Glass Transfer Artist, Wren Panzella

Glass Transfer Artist, Wren Panzella

Interview by Donald Kolberg

I recently had the opportunity to revisit with Wren Panzella after our feature on her work in Vol. III #7. The following interview came out of that conversation:

DK:  You have said it is your intention in your artwork to create a figurative, sensual and visual art form. How has the glass transfer method you use helped you create this?
Wren:  I am not sure if I can answer this question. I do not work exclusively in acrylic glass transfer. I also work in oil and am a printmaker too. Like printmaking Glass Transfer is working backwards. You start with the foreground and add the background last. It is a very free way to express my artwork and I try and think the same with my drawings and oil paintings.

DK:  Tell us why Jazz inspires so much of your work?
Wren:  I have always been interested in jazz. I think jazz has been America’s greatest contribution to international culture. Perhaps it is the improvisational quality of jazz that I find so attractive.

DK:  I know that you grew up in the 60’s and 70’s with conceptual art, but what visual artists do you feel influence you now?
Wren:  I don’t think there is any one visual artist that has influenced me. When I see good work that definitely inspires me but that does not necessarily mean influence me. The work does not have to be hanging in a museum or even by someone famous.

DK:  Your artwork employs a multipoint perspective and perspectives from different moments to give visual expression to the movement and connectedness of music. Tell us how you work this from your sketches.
Wren:  I evolved to my current style of portraying the kinetic quality very slowly. Actually it all derived from a large pencil sketch I did many years ago that was much simpler than what I do today. My sketch books I use as a reference to how the musicians are interacting, how they hold their instruments. They are always moving and changing the scene.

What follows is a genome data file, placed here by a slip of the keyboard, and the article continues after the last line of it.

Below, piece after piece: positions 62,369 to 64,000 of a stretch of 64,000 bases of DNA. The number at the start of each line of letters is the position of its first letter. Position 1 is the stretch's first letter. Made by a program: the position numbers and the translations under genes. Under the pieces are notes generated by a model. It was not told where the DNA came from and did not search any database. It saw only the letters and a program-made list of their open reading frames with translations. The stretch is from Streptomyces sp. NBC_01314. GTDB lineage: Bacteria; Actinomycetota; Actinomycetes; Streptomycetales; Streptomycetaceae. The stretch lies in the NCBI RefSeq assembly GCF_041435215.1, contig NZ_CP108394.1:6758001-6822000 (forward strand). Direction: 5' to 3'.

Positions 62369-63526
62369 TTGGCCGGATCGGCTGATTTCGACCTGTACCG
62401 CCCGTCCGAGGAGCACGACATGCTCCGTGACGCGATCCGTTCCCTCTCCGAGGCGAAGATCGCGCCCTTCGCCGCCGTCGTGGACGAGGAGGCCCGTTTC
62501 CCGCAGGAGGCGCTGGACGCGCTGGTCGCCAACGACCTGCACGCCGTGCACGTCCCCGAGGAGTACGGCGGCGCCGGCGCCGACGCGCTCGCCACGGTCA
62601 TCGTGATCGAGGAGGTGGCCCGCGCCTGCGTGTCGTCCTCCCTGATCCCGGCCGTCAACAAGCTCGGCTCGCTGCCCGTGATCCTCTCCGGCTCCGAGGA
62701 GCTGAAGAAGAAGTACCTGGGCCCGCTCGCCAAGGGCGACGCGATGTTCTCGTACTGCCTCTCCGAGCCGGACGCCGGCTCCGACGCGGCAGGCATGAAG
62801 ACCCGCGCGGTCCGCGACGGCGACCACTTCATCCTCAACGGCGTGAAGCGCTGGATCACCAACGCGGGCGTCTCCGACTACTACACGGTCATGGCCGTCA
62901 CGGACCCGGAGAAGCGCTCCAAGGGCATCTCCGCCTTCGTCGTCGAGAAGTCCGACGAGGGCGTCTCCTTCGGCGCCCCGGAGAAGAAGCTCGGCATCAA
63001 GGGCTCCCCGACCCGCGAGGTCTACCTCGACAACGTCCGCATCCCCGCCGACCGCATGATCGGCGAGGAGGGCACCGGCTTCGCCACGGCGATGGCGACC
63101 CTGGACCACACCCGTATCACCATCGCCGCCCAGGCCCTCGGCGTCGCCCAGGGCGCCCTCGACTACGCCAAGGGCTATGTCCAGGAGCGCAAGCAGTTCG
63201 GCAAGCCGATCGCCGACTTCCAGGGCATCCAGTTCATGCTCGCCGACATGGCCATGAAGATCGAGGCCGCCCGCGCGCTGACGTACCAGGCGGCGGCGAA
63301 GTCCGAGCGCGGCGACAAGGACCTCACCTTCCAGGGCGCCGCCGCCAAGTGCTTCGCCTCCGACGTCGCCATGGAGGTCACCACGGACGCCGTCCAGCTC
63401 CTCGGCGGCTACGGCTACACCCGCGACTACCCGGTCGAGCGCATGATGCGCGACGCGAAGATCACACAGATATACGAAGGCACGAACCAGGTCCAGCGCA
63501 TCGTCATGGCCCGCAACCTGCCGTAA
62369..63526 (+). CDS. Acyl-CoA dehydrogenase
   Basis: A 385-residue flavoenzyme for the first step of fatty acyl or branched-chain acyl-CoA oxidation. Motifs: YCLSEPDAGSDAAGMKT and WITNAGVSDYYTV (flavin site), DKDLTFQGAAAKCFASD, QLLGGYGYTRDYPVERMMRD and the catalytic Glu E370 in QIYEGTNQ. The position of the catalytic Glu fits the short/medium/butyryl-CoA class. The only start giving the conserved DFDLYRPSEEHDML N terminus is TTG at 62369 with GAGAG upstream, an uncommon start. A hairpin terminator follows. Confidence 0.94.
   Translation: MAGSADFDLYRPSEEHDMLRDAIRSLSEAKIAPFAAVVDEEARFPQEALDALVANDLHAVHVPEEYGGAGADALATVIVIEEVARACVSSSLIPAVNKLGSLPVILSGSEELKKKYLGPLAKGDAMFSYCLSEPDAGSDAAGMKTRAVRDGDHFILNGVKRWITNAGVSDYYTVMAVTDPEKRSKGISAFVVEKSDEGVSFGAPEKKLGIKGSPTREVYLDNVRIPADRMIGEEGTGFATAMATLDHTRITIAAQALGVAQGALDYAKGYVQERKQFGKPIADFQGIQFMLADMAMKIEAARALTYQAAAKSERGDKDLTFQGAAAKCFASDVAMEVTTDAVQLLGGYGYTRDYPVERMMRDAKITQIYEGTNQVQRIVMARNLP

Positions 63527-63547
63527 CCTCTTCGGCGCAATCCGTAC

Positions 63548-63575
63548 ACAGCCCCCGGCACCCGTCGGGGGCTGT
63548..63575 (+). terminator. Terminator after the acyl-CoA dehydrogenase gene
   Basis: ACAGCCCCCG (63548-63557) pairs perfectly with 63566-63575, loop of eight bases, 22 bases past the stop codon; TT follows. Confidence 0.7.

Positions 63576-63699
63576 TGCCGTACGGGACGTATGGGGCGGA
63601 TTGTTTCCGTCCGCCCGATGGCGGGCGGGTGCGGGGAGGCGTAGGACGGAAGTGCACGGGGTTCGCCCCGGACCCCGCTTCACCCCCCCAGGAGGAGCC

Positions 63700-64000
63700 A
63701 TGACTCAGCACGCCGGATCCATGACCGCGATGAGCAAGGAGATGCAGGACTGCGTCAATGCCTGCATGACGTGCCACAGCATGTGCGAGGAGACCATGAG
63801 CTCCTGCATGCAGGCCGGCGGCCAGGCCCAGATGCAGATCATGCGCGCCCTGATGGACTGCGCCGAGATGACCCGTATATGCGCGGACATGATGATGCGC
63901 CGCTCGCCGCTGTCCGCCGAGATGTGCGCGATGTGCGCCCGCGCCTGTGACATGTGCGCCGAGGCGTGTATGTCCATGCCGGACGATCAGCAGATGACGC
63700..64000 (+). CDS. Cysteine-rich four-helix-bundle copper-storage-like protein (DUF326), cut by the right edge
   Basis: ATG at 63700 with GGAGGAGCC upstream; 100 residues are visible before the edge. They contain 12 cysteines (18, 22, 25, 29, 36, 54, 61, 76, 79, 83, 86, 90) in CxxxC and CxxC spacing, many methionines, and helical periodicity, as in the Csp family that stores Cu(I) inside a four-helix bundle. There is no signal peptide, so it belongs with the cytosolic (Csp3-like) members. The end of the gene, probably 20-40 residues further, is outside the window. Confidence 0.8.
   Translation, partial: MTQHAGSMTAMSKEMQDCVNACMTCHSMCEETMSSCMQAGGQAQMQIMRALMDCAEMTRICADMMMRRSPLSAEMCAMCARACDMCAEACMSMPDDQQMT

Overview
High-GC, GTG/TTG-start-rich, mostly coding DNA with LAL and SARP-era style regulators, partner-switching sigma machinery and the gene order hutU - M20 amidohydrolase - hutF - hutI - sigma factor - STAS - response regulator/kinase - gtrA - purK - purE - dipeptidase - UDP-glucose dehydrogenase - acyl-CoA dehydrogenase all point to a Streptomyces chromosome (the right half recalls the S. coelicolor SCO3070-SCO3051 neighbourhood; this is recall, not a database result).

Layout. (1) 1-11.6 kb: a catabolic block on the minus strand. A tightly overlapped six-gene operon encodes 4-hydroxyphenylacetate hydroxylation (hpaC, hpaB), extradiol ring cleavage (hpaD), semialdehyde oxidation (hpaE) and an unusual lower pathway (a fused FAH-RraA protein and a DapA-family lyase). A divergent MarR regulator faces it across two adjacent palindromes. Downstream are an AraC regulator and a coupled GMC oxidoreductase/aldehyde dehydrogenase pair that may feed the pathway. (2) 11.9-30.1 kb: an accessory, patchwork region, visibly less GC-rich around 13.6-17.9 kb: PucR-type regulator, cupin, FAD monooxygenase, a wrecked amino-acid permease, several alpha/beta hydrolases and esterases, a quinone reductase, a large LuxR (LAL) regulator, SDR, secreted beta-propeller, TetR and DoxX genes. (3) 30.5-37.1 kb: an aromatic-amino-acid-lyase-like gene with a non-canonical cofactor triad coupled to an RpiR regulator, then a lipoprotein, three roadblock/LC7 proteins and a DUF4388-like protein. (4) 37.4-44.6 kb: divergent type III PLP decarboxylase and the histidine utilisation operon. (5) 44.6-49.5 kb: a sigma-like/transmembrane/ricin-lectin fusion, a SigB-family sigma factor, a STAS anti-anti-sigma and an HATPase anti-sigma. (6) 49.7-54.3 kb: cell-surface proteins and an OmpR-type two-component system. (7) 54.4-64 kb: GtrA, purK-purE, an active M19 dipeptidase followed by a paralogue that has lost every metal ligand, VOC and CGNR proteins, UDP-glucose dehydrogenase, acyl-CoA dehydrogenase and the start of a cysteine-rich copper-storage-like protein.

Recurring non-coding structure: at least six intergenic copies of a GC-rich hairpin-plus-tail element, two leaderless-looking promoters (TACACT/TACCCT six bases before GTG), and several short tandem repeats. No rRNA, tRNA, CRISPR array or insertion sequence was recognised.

DK:  When did you take the step into being a professional artist?
Wren:  I went to School of Visual Arts for one year in 1970 and practically gave up art all together. I went there to learn craft and in the 70’s they were not into teaching craft but rather teaching art speak. I married early and moved to St. Croix where I drew but also designed baby blankets and worked as a window decorator (the best lesson in composition I have ever had). When I came back to New York I became somehow unsatisfied, so I started to draw again and took a Lithography course at State University at Albany. I was about 30-35 and knew this was what I had to do, it felt good.

DK:  What do you do for fun (besides painting)?
Wren:  I love to hike and garden. Cooking and reading too. I am also very interested in film. I do not have a TV, it’s been over 47 years.

DK:  Do you agree that modern art has taken a turn toward the figurative or do you see it heading in a different direction?
Wren:  I wish I knew. If modern art would just take a turn toward good craftsmanship and good drawing I would be very happy about that. Actually I think modern art has lost its way and isn’t moving in any direction at all. It now belongs to the art critics and not the people.

DK:  How have you handled the business side of being an artist?
Wren:  I only know one or two artists who has mastered the business side of art. I have not handled the business side very well. You have to take time away from making artwork to do the business part.

DK:  What advice would you give to an artist just starting out?
Wren: I would tell artists that Grad school is not necessary unless they want to teach. When you are in grad school you are paying people lots of money to be interested in your art. And when you get your degree and are no longer paying them they generally are no longer interested in your work. Making artwork is something you do alone in your studio. It can be very lonely. I would tell young artists that it is important to master your craft, because then you are free to do anything you want. I would also recommend studying art history, drawing from the model. I wouldn’t necessarily worry too much about finding your own voice in the beginning. That will come with time. The self is unavoidable.

DK:  You seem to have found your voice or style in art. How does an artist starting out find theirs?
Wren:  As I said you must have confidence that this will eventually come. As I said earlier your “self” is unavoidable, you can only be yourself. Make artwork to satisfy yourself and your style will eventually emerge.

Thank you for taking the time to speak with me. You can view Wren’s incredible work at Definitely worth the look!

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